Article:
There is a clearly established link between SMEs' rate of adoption of high technology and growth. Europe's companies need to stay ahead of the game, and can club together to help each other, writes Per Werngren.
Per Werngren is owner and CEO of Idenet AB, a private cloud hosting provider based in Sweden
Policy-makers and avid newspaper readers looking for solid proof of economic recovery often rely on news coming from Fortune 500 companies to take the pulse of the economy. The truth is that Europe’s economic comeback depends much more on its army of small and medium-sized enterprises (SMEs) than on corporate elites.
SMEs may not grab the headlines but they constitute more than 99% of all European businesses, providing two out of three private sector jobs. As we celebrate European SME Week we have an opportunity to showcase their impact on growth and job creation but also to address the critical factors which may improve their performance. Recent studies show clearly that today’s “business X factor” for SMEs is the smart adoption of information and telecommunication technology (ICT).
ICT is not just a policy buzzword but a great enabler for businesses, regardless of size or activity sector. Whether you are a tech start up or a provider of traditional products or services, thanks to capabilities such as the use of social networks, cloud-based services and data analytics you can expand your business reach to new clients and markets.
One phenomenon in particular that has created new opportunities for SMEs is cloud adoption, which has sped up with the rapid growth of the digital economy. By offering access to capabilities and services that previously only multinationals could afford, cloud computing has created a level playing field for SMEs. At a time when cost-efficiency holds the key to economic survival, SMEs can benefit from cloud-based communication services such as Voice over IP calls to ensure smooth collaboration with employees, clients and suppliers based at home and abroad. Technological prowess facilitates worker mobility and provides access to a larger talent pool than the one available locally.
Bringing SMEs up to speed with the digital revolution is not just a matter of improving their quarterly profits, but also about creating European growth and jobs. The European Commission rightly pointed out in the Entrepreneurship 2020 Action Plan that in the digital age, no business can thrive without better use of ICT. The Action Plan emphasised that SMEs grow two to three times faster when they embrace technology. It also encouraged entrepreneurs to exploit the potential of the EU’s digital single market, which is expected to grow by 10% a year up to 2016. These recommendations mirror key findings of a recent Boston Consulting Group (BCG) study on the benefits of ICT adoption by SMEs, which was commissioned by Microsoft.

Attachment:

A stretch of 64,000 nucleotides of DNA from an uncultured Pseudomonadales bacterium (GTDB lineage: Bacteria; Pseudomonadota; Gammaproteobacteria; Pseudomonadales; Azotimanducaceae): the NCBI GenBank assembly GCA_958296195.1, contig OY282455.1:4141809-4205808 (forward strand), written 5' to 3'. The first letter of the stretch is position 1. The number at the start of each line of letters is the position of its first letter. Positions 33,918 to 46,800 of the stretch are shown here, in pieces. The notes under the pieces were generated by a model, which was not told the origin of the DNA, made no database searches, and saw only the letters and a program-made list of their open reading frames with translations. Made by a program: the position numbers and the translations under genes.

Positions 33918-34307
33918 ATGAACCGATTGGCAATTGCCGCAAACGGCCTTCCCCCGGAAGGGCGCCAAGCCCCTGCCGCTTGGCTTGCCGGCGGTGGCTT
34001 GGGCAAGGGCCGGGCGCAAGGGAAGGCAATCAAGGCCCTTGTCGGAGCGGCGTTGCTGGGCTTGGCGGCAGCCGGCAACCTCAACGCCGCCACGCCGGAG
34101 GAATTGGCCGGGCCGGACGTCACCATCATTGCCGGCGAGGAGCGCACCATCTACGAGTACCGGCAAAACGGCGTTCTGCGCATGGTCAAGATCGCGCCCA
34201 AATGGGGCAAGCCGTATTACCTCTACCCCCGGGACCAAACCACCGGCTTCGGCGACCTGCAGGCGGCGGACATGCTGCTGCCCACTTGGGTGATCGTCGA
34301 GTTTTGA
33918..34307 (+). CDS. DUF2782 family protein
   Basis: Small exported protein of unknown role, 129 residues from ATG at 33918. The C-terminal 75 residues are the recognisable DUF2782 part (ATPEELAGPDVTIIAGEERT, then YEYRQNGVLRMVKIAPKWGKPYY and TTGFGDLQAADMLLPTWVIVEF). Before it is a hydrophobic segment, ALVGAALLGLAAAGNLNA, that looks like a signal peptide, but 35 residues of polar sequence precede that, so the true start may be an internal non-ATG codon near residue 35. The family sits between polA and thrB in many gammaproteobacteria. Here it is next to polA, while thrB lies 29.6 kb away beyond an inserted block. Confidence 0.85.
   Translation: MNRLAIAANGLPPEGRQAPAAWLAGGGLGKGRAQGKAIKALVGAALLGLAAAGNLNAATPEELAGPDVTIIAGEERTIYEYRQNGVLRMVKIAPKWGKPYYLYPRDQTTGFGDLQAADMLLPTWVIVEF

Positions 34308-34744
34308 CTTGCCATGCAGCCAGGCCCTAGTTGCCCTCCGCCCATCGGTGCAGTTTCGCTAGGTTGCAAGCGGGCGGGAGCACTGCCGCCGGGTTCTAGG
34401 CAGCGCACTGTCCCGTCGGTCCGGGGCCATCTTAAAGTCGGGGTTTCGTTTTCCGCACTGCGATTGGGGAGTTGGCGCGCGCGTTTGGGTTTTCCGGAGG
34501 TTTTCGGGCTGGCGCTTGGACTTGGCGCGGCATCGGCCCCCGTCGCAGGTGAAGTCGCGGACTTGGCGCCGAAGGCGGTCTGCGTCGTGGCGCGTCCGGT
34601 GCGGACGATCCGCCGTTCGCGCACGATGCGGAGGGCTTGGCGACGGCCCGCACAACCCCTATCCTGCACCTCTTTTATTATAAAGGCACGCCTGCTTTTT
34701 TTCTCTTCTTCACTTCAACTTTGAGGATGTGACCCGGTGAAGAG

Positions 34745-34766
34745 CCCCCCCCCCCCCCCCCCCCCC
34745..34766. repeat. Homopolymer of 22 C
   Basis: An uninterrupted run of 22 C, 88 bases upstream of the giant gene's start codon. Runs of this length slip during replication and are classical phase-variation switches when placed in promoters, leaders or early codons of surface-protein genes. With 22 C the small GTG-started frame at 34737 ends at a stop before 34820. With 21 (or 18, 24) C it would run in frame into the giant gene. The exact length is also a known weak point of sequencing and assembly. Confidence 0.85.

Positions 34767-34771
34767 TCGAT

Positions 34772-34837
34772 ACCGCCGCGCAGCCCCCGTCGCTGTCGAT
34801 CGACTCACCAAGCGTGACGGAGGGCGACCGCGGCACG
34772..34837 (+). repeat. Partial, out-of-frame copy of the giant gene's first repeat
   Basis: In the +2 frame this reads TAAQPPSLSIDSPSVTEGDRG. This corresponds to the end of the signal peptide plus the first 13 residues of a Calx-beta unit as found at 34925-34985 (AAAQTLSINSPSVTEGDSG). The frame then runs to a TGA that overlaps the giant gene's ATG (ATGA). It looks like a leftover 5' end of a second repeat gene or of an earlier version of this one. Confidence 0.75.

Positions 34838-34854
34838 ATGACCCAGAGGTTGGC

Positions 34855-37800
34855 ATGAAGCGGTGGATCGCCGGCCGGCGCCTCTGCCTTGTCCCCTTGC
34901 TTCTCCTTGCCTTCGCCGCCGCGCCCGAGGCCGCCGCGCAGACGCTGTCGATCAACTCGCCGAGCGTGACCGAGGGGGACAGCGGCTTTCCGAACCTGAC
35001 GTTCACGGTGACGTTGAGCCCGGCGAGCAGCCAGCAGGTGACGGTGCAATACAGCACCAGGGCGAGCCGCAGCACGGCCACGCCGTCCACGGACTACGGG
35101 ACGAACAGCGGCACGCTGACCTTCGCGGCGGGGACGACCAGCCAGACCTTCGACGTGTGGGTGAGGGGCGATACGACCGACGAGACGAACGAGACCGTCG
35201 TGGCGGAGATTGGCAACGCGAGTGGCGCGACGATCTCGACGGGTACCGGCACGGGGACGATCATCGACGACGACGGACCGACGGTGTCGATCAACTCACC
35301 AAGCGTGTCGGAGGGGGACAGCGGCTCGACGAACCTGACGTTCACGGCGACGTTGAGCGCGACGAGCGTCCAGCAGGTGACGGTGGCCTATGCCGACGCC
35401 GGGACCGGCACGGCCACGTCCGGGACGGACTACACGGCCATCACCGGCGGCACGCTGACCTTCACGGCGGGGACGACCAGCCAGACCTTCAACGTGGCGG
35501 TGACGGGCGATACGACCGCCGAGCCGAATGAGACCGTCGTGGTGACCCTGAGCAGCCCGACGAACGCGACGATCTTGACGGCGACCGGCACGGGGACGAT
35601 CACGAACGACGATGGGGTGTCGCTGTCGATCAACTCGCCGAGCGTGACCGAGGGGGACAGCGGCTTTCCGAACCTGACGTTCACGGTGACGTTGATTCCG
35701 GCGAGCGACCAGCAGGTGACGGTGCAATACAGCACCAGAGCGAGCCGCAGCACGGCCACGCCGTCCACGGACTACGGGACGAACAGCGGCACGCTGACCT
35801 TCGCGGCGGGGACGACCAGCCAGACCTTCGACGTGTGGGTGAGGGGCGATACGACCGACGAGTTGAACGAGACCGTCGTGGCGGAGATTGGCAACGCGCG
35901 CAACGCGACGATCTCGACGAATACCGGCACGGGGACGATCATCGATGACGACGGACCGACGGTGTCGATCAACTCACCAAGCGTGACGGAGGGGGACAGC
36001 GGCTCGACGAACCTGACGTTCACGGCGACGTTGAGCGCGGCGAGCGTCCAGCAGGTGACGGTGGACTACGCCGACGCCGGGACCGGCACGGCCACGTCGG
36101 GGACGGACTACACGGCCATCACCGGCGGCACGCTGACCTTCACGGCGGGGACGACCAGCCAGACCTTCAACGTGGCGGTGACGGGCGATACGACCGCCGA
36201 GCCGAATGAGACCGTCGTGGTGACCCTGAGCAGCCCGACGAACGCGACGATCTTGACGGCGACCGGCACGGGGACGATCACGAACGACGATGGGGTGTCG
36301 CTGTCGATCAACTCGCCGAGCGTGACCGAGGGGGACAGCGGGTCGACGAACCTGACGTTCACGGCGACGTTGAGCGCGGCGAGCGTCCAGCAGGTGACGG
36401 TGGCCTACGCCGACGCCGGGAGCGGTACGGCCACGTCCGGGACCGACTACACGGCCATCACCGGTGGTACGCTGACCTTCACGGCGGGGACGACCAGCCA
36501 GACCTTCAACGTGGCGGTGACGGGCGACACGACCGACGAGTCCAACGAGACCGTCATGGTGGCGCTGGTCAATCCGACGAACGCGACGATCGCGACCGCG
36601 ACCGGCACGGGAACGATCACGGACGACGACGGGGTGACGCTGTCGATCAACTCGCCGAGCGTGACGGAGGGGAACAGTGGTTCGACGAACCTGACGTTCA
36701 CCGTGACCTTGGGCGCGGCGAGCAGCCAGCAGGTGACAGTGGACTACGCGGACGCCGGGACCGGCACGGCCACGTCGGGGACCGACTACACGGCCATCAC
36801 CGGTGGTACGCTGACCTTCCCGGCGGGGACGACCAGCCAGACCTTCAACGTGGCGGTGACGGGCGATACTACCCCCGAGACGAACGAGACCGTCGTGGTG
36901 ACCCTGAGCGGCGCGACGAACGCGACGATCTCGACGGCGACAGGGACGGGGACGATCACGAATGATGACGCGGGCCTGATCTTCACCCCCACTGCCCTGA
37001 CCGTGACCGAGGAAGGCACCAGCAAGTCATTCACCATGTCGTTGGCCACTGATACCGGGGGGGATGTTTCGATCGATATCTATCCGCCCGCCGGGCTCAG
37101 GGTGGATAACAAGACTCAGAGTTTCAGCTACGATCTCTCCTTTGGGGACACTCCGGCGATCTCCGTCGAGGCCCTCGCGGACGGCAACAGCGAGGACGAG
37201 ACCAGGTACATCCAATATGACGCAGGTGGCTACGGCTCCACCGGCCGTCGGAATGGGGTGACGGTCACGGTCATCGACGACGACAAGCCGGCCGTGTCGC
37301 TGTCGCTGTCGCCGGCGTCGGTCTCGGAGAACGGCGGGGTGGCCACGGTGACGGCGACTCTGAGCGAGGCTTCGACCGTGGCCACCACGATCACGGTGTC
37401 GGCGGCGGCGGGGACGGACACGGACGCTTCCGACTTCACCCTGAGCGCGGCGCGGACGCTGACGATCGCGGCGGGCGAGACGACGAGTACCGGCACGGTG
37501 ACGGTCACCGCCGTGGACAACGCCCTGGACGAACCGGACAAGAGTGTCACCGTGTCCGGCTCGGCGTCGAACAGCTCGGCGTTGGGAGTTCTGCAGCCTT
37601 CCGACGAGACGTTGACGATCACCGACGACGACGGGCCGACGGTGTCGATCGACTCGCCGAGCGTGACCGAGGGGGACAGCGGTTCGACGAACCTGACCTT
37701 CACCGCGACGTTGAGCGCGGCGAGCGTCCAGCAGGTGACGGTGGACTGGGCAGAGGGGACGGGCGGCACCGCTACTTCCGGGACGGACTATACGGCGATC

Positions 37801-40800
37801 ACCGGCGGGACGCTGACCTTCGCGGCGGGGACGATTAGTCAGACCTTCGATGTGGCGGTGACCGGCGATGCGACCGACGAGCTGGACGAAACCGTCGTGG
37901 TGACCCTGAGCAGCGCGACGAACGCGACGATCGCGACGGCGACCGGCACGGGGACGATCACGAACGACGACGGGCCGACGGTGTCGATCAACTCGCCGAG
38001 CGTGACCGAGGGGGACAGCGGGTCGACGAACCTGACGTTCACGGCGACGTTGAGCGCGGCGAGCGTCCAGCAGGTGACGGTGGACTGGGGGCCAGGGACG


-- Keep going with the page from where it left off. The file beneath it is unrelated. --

The BCG team surveyed more than 4,000 SMEs across all industry sectors in five countries —the United States, Germany, China, India, and Brazil – to find out the link between successful technology adoption and business performance. Unsurprisingly the study showed that, regardless of their home country, entrepreneurs who were early technology adopters increased their annual revenues 15% faster than their competitors. Moreover, they managed to create jobs twice as fast as other small businesses.
The transition of SMEs from “digital laggards” to “digital champions” can provide a much needed boost to a sluggish economic recovery. The BCG report found that, in those five markets, even if only 15% of SMEs that lag behind in technology implementation and 30% of SMEs who moderately use technology adopted modern and advanced IT tools, they could increase their combined revenues by €570 billion and create more than six million new jobs.
The list of digital opportunities for SMEs is long but the list of current barriers to technology adoption is, unfortunately, even longer. Among the most common obstacles mentioned by entrepreneurs are the perception that technology is too expensive, that broadband infrastructure is inadequate, that data security might be at risk, and – last but not least – that there is excessive red tape and regulatory costs. Removing these barriers will require a dialogue between policy-makers and SMEs but also more action on the part of the latter.
Owners of small and medium businesses often hesitate to roll out new technologies because they lack the expertise and staff to properly manage them. SMEs aiming to embrace technological change should connect to existing local or regional networks of IT experts who can share best practice. And there are many of them out there, including the International Association of Microsoft Channel Partners (IAMCP), which my company is a part of.
20 million European SMEs are the true backbone of our economy. EU and national policy-makers should act to facilitate adoption of new technologies through a clear regulatory framework designed in collaboration with entrepreneurs. This matter requires their immediate attention if they aspire to make Europe a hub for innovative SMEs and future industry leaders. Otherwise, we risk losing the benefits of this and next wave of technology adoption.